((WN)) A common thing.

Tom Kyle: But it was in Suncorp Metway where I got into wheelchair basketball.

((WN)) How does that happen?

Tom Kyle: At the time I was spending about 35 to 40 hours a week at Villanova College, coaching their program and my new wife, Jane, whom you’ve met…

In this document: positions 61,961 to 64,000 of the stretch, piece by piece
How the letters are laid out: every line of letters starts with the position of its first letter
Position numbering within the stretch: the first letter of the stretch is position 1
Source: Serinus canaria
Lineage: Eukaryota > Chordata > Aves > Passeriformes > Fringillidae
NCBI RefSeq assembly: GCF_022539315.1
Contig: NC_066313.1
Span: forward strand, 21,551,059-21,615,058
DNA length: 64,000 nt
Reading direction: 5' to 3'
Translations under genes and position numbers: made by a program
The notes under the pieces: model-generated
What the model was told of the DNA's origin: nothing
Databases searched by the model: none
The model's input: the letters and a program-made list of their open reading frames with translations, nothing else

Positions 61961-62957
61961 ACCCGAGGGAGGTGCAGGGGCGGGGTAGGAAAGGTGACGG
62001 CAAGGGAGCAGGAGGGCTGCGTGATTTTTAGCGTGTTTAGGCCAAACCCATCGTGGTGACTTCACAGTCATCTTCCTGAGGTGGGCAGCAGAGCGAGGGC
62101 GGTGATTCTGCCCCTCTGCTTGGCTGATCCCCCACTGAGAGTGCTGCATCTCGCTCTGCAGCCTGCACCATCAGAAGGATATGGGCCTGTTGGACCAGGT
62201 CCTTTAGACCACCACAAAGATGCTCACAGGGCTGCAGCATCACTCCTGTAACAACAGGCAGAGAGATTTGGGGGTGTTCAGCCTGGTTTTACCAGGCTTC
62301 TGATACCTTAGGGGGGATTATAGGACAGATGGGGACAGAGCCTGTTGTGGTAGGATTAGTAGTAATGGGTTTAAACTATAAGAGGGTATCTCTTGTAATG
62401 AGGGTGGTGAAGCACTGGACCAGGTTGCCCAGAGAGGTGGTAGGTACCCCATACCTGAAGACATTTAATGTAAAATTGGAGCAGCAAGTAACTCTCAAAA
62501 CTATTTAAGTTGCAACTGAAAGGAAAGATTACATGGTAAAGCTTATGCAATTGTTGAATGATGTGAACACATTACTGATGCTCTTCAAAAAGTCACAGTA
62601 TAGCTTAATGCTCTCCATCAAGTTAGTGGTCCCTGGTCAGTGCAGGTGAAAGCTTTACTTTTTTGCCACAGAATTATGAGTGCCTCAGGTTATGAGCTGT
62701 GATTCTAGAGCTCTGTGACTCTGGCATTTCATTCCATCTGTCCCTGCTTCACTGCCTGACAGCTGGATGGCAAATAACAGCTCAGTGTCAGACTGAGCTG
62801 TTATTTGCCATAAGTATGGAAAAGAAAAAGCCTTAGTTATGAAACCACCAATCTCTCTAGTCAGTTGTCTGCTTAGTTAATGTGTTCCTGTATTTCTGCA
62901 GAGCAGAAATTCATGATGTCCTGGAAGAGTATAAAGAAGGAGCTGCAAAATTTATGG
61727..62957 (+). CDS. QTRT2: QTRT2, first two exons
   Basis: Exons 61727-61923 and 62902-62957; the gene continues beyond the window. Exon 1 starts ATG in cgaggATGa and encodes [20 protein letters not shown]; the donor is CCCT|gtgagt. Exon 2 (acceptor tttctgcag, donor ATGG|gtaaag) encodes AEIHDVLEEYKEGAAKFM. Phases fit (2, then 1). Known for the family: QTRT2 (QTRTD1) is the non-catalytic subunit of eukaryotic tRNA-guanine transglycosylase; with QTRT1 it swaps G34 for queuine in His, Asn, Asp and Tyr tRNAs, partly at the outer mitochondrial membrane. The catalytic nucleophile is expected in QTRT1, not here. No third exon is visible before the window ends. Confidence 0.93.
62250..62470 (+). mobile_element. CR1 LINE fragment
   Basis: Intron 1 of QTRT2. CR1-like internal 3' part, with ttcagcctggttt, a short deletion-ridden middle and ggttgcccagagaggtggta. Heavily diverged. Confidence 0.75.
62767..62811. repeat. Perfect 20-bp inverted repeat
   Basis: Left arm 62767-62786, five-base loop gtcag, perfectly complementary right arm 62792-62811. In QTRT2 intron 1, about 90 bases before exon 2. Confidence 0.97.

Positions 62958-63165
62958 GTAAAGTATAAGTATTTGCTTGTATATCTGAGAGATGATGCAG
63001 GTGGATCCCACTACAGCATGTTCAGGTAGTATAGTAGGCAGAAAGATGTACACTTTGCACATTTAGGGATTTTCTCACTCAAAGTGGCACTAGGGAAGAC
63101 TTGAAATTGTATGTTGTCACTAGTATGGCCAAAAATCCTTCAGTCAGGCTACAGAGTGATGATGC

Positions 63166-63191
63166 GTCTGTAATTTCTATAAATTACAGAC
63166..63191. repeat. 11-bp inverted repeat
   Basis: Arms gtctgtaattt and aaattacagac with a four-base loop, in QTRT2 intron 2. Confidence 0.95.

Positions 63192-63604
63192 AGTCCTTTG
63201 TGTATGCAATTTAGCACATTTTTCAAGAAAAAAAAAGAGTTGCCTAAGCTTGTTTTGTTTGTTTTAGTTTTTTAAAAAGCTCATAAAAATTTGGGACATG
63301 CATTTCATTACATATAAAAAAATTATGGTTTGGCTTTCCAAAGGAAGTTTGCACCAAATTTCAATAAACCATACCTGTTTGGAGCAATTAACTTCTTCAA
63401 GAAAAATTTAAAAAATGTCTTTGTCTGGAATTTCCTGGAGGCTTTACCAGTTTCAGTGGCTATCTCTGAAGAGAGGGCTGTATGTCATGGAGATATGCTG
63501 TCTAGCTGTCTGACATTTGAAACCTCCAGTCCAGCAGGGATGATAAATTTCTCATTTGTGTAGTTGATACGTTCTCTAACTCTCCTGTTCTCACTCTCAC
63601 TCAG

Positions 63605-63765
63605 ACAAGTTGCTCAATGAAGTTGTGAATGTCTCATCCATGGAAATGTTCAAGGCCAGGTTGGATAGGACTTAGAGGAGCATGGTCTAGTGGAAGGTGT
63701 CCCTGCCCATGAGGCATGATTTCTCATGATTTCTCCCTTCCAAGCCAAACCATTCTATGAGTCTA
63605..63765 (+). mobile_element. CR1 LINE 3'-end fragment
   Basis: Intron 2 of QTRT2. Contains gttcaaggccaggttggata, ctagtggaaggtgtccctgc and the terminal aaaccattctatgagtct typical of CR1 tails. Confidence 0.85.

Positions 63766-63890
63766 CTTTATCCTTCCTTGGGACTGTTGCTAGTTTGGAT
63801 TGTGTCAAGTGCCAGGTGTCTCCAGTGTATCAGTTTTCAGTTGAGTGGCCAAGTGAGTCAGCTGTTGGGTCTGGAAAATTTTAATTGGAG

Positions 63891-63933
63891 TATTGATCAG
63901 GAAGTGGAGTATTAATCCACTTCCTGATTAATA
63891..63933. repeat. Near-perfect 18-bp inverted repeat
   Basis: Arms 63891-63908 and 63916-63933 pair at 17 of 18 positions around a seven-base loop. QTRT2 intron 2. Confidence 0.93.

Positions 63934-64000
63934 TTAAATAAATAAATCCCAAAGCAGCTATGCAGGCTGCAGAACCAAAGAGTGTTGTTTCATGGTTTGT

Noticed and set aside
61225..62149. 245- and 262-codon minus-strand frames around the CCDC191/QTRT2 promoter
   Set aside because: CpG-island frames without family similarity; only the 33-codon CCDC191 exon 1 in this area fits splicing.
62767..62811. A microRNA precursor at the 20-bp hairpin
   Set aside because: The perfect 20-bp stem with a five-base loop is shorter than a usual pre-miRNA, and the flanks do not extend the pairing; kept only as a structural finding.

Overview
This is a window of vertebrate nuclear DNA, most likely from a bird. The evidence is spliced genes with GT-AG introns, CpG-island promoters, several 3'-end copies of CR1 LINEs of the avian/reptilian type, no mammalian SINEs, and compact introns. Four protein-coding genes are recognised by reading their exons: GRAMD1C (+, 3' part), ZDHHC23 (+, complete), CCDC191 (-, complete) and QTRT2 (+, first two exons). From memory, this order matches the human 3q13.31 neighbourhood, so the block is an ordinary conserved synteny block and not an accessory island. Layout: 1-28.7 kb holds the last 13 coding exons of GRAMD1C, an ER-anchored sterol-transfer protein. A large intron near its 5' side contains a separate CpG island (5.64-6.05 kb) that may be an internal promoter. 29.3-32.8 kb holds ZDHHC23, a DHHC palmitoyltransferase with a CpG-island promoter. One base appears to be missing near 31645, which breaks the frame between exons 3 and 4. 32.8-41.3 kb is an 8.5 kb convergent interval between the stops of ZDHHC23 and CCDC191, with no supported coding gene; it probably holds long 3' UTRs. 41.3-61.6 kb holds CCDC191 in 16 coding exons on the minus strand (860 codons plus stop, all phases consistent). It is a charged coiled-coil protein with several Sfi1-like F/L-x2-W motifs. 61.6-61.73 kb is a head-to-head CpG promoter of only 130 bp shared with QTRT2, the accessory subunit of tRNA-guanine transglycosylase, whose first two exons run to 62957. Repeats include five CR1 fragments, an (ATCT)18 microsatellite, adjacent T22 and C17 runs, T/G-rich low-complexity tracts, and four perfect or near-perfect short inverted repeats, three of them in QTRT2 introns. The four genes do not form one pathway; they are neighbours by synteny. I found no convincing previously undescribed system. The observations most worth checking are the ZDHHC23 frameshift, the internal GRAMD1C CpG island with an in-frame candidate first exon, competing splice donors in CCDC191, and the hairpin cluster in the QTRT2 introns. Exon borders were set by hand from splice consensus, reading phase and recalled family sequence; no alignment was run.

((WN)) Who is now the [Gliders’] team manager.